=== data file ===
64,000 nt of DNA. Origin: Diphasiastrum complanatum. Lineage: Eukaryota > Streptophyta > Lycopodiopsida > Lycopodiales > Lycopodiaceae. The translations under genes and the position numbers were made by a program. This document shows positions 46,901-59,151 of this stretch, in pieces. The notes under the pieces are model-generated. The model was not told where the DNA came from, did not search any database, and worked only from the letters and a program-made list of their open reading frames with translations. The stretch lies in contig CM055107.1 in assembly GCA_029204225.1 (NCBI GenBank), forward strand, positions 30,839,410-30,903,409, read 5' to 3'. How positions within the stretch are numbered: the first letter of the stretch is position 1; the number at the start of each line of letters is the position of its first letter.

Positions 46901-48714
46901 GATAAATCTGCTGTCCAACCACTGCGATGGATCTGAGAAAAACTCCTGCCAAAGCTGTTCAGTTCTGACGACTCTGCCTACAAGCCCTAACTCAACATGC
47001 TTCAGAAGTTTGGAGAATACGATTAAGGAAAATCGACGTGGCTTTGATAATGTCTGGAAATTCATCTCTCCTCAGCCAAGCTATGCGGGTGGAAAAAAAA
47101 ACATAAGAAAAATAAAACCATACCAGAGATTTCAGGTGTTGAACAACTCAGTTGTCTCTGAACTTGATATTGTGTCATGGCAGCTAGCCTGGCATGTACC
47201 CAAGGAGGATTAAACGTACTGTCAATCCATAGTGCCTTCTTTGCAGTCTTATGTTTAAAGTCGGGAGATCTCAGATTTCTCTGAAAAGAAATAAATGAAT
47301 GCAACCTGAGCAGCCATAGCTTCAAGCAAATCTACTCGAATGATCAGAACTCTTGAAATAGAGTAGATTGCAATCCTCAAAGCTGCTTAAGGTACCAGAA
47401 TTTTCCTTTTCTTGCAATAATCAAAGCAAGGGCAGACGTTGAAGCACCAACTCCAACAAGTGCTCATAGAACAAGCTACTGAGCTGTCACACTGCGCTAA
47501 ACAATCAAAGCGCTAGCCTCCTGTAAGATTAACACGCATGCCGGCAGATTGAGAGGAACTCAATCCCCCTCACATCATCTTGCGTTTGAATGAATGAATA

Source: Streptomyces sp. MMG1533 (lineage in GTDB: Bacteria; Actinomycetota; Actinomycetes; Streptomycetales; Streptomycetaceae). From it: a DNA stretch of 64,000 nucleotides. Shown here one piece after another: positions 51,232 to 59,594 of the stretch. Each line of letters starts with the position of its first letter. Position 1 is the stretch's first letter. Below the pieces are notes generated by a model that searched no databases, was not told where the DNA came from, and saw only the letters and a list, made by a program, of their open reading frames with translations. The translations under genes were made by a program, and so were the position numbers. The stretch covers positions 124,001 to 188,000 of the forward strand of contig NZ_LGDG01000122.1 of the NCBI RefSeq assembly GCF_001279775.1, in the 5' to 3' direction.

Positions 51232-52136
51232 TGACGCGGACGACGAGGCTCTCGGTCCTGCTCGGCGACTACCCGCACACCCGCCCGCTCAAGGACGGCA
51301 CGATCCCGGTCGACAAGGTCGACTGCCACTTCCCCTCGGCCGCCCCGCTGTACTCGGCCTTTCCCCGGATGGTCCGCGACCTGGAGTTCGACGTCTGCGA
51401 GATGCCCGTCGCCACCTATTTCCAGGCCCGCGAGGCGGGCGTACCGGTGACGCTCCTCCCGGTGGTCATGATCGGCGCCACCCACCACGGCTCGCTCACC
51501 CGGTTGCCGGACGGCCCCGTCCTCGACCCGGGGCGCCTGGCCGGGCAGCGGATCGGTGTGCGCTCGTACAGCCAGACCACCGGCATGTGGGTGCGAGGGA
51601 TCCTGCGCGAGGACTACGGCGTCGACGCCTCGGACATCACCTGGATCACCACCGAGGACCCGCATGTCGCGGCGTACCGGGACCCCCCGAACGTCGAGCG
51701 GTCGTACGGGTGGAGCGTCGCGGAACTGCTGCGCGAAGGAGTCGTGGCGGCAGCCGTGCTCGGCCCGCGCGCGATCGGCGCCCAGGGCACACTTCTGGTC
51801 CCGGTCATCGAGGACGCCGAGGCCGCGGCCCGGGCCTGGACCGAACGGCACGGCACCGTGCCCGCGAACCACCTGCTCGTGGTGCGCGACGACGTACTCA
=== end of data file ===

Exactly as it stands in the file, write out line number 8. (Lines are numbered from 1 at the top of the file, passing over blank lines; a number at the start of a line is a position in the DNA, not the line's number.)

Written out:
47401 TTTTCCTTTTCTTGCAATAATCAAAGCAAGGGCAGACGTTGAAGCACCAACTCCAACAAGTGCTCATAGAACAAGCTACTGAGCTGTCACACTGCGCTAA